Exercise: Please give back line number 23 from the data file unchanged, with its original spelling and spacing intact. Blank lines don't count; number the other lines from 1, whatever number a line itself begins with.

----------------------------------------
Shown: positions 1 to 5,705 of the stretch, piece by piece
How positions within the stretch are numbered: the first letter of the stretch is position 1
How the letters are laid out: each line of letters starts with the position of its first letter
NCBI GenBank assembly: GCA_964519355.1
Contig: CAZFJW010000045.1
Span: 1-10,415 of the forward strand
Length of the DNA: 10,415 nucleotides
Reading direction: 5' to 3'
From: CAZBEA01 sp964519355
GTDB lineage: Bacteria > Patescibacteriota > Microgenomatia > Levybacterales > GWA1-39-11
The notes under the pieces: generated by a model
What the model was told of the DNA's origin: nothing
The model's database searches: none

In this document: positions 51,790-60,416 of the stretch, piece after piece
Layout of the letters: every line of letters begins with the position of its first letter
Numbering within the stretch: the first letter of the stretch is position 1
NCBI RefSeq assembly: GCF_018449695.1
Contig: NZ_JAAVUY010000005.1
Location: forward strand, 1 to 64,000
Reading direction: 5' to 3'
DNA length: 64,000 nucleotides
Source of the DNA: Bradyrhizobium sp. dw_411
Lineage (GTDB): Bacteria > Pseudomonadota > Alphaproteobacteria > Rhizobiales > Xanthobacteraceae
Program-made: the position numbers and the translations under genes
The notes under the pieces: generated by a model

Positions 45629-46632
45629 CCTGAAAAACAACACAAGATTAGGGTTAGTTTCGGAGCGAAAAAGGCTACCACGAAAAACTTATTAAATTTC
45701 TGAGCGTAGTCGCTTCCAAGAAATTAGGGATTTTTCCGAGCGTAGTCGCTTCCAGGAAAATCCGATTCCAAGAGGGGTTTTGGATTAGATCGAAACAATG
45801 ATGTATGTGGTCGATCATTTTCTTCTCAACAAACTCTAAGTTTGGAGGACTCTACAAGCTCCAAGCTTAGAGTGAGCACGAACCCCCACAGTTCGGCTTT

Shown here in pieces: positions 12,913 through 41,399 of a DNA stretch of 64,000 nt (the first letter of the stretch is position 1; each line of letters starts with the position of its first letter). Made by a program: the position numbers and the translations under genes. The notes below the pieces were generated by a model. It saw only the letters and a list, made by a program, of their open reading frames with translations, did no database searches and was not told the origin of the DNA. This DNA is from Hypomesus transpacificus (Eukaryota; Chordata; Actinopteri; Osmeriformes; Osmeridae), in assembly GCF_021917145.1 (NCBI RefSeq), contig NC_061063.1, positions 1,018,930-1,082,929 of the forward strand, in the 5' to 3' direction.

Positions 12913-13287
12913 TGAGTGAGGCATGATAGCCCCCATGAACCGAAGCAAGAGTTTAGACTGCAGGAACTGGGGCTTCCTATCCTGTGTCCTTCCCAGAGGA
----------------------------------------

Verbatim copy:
Lineage (GTDB): Bacteria > Pseudomonadota > Alphaproteobacteria > Rhizobiales > Xanthobacteraceae